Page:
UMMS Affiliation

Department of Medicine, Division of Infectious Diseases and Immunology

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Digestive System Diseases | Hormones, Hormone Substitutes, and Hormone Antagonists | Lipids | Pathological Conditions, Signs and Symptoms | Physiology


Non-alcoholic steatohepatitis (NASH) is the leading cause of chronic liver injury and the third most common reason for liver transplantations in Western countries. It is unclear so far how different fat sources in Western diets (WD) influence the development of NASH. Our study investigates the impact of non-trans fat (NTF) and corn oil (Corn) as fat source in a WD mouse model of steatohepatitis on disease development and progression. C57BL/6J wildtype (WT) mice were fed "standard" WD (WD-Std), WD-NTF or WD-Corn for 24 weeks. WT animals treated with WD-NTF exhibit distinct features of the metabolic syndrome compared to WD-Std and WD-Corn. This becomes evident by a worsened insulin resistance and elevated serum ALT, cholesterol and triglyceride (TG) levels compared to WD-Corn. Animals fed WD-Corn on the contrary tend to a weakened disease progression in the described parameters. After 24 weeks feeding with WD-NTF and WD-Std, WD-Corn lead to a comparable steatohepatitis initiation by histomorphological changes and immune cell infiltration compared to WD-Std. Immune cell infiltration results in a significant increase in mRNA expression of the pro-inflammatory cytokines IL-6 and TNF-alpha, which is more pronounced in WD-NTF compared to WD-Std and WD-Corn. Interestingly the fat source has no impact on the composition of accumulating fat within liver tissue as determined by matrix-assisted laser desorption/ionization mass spectrometry imaging of multiple lipid classes. The described effects of different fat sources on the development of steatohepatitis finally resulted in variations in fibrosis development. Animals treated with WD-NTF displayed massive collagen accumulation, whereas WD-Corn even seems to protect from extracellular matrix deposition. Noteworthy, WD-Corn provokes massive histomorphological modifications in epididymal white adipose tissue (eWAT) and severe accumulation of extracellular matrix which are not apparent in WD-Std and WD-NTF treatment. Different fat sources in WD-Std contribute to strong steatohepatitis development in WT mice after 24 weeks treatment. Surprisingly, corn oil provokes histomorphological changes in eWAT tissue. Accordingly, both WD-NTF and WD-Corn appear suitable as alternative dietary treatment to replace "standard" WD-Std as a diet mouse model of steatohepatitis whereas WD-Corn leads to strong changes in eWAT morphology.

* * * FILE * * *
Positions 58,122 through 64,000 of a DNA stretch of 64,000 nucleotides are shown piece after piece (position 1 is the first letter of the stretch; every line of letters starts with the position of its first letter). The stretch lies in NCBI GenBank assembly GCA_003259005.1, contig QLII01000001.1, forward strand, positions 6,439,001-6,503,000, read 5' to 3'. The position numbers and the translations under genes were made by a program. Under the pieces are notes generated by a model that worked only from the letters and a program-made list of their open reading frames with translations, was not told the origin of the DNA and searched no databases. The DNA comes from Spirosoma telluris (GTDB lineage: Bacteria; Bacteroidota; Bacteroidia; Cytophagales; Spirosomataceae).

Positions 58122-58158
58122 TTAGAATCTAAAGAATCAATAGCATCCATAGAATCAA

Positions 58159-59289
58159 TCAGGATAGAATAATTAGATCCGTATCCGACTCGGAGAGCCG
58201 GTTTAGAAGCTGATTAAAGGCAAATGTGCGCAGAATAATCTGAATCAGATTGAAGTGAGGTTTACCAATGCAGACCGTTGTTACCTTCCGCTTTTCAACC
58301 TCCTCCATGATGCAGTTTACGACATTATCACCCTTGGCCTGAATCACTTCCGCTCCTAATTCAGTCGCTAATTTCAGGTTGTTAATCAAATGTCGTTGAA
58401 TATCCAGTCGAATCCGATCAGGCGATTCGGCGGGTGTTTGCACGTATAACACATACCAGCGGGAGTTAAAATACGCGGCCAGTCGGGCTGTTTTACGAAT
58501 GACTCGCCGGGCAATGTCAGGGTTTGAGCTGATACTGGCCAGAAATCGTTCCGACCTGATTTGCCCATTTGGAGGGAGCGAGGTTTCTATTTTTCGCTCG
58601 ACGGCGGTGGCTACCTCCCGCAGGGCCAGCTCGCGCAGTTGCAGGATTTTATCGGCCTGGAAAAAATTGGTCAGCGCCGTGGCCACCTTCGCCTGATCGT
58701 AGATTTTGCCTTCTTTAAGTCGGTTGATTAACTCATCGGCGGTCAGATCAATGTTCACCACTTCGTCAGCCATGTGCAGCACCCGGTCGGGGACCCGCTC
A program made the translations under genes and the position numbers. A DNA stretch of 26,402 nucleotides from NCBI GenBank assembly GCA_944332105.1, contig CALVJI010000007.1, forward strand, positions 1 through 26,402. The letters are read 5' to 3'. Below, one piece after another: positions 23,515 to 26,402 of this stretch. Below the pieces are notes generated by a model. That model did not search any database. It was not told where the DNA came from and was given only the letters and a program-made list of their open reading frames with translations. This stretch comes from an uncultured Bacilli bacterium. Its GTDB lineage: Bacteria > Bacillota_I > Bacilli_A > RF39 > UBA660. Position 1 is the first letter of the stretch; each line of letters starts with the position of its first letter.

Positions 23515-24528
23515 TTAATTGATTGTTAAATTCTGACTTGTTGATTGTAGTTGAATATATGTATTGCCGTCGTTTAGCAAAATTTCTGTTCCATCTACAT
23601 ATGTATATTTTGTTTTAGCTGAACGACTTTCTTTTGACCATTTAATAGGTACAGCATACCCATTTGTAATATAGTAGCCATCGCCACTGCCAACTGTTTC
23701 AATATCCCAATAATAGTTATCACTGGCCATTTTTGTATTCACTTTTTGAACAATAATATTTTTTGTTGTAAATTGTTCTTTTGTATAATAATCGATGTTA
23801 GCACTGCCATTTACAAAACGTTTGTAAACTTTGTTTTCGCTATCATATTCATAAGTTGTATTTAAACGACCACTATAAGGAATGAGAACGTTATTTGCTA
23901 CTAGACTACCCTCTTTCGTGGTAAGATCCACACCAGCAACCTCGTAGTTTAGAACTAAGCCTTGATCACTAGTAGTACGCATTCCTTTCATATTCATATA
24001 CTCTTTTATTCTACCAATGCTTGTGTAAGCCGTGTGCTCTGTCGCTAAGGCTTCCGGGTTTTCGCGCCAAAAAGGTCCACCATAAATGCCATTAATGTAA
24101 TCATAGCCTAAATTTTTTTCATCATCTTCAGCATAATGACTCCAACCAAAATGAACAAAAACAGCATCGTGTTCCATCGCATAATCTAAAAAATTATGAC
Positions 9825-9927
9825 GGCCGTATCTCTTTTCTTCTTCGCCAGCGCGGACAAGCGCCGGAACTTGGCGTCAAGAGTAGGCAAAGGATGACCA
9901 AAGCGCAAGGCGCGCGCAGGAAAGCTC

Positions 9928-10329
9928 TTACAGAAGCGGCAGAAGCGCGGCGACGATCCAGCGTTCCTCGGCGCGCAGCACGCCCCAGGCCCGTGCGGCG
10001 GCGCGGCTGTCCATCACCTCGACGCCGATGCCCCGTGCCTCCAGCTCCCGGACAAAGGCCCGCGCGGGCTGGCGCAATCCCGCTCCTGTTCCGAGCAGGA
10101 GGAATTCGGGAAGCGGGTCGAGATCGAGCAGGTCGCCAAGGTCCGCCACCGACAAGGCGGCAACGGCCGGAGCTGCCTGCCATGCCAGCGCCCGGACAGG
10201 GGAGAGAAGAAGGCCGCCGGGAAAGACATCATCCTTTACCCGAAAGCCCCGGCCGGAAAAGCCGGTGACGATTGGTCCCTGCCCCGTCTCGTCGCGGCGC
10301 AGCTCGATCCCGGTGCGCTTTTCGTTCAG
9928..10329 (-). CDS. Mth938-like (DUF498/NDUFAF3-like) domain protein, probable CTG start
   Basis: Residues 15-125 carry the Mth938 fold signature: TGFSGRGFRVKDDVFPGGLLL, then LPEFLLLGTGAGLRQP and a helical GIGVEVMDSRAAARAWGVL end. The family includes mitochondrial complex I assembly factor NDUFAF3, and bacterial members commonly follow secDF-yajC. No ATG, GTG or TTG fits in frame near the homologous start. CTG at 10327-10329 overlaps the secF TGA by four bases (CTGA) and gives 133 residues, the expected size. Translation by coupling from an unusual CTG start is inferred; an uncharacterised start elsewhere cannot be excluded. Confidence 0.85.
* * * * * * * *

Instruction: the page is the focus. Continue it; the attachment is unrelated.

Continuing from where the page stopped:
Western diet, animal model and liver injury, fatty liver, fibrosis, non-alcoholic steatohepatitis

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Copyright © 2019 Drescher, Weiskirchen, Fülöp, Hopf, de San Román, Huesgen, de Bruin, Bongiovanni, Christ, Tolba, Trautwein and Kroy. This is an open-access article distributed under the terms of the Creative Commons Attribution License (CC BY). The use, distribution or reproduction in other forums is permitted, provided the original author(s) and the copyright owner(s) are credited and that the original publication in this journal is cited, in accordance with accepted academic practice. No use, distribution or reproduction is permitted which does not comply with these terms.

DOI of Published Version



Front Physiol. 2019 Jun 25;10:770. doi: 10.3389/fphys.2019.00770. eCollection 2019. Link to article on publisher's site

Journal/Book/Conference Title

Frontiers in physiology

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Creative Commons License

Creative Commons Attribution 4.0 License
This work is licensed under a Creative Commons Attribution 4.0 License.